People also worry about how fracking affects water. For example, people worry about water conservation. Fracking uses a lot of fresh water. Fracking a well can require between 5.7 and 56.8 million litres of fresh water. Usually, most of this water is not reusable. It becomes wastewater. This wastewater can also leak into local lakes and rivers.

People also worry about water contamination. Drinking water often comes from aquifers above shale formations. Normally, this water is safe from the methane trapped deep below the Earth’s surface. But fracking creates new pathways in the rock. New pathways can let gases pass between rock layers and into these water sources. People worry that these pathways will allow methane to leak into people’s water wells.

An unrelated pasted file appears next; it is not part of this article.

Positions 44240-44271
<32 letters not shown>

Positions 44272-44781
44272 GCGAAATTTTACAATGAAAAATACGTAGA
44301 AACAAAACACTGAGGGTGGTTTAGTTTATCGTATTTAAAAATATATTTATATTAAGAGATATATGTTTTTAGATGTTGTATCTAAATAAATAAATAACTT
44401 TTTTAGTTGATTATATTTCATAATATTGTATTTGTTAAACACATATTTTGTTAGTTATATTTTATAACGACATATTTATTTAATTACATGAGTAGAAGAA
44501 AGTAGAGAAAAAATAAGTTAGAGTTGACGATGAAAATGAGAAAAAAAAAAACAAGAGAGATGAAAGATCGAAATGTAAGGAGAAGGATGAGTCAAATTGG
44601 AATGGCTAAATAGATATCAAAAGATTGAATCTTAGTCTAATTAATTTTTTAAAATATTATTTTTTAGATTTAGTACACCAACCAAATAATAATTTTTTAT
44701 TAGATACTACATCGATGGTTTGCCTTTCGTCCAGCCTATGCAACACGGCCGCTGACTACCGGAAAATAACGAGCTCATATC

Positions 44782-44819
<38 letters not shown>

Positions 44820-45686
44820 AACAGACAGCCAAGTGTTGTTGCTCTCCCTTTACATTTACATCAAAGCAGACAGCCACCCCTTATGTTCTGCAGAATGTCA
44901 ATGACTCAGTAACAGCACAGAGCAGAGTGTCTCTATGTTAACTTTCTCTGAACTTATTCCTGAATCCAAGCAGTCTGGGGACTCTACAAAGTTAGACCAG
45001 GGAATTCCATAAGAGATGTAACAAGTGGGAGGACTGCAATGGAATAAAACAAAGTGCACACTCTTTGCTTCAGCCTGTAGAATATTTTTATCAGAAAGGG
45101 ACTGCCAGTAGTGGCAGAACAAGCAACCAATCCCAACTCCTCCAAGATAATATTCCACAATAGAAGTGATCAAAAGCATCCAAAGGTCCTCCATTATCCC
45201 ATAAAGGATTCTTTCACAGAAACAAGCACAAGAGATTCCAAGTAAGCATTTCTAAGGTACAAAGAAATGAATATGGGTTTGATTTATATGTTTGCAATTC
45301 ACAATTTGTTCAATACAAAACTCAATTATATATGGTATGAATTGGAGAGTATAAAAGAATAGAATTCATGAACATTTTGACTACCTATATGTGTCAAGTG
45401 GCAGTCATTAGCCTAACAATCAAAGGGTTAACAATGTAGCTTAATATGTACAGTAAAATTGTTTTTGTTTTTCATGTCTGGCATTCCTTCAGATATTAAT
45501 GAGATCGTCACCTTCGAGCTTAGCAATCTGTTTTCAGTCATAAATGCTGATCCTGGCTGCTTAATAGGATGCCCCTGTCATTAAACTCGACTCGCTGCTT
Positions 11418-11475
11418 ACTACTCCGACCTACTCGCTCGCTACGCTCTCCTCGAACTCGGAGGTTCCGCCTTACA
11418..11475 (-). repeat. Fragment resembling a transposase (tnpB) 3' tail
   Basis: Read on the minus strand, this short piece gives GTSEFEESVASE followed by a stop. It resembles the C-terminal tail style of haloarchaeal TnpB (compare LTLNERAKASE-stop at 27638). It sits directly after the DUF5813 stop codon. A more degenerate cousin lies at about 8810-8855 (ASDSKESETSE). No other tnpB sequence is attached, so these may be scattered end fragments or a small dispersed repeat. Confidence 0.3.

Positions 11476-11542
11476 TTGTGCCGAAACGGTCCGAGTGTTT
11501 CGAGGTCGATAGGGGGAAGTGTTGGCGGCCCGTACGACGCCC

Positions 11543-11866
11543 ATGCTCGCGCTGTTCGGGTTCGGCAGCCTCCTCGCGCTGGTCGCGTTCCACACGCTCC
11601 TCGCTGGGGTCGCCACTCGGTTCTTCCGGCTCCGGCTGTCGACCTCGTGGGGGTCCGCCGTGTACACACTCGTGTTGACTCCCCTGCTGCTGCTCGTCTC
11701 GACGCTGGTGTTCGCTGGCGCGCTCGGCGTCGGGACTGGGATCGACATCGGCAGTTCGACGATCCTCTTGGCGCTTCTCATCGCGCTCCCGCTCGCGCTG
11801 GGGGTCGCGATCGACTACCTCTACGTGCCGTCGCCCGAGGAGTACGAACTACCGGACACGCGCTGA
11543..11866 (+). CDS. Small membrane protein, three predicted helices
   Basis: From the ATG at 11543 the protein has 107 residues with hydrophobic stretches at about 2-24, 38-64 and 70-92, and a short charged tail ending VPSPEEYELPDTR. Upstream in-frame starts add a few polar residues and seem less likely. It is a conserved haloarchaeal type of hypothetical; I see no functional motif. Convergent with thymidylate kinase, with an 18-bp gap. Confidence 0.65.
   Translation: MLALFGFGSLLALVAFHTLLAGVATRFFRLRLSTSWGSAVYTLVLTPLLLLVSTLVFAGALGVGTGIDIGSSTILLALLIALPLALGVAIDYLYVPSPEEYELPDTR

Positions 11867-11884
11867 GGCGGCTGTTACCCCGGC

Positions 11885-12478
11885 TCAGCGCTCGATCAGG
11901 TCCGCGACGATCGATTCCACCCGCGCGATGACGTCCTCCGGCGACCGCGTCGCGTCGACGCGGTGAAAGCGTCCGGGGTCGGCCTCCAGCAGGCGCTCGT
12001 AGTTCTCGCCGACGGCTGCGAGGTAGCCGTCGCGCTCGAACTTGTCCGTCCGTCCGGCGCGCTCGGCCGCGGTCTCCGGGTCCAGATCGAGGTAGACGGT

Scientists at Duke University studied water contamination near the Marcellus Shale in Pennsylvania. They found that 82% of homes close to fracking wells had high levels of methane in their drinking water. The closer a home was to the well, the higher the concentration of methane in its drinking water.

Some of the concerns with fracking
Some of the concerns with fracking (© 2019 Let’s Talk Science using an image from normaals via iStockphoto).

Did you know?

Some fracking occurs in Manitoba and Saskatchewan. But most fracking operations in Canada take place in Alberta and northeastern British Columbia.

People who work in the natural gas industry say the risk of this kind of contamination is very low. There are typically several hundred metres feet of impermeable rock between aquifers and the shale deposits. However, some companies prefer to use shallow fracking wells.

People who work in fracking point out that contamination has only occurred in rare cases. In these cases, something went wrong. For example, the well was not drilled properly. Or, there was something wrong with the casing on the pipes. The casings prevent the gas from escaping from the pipes.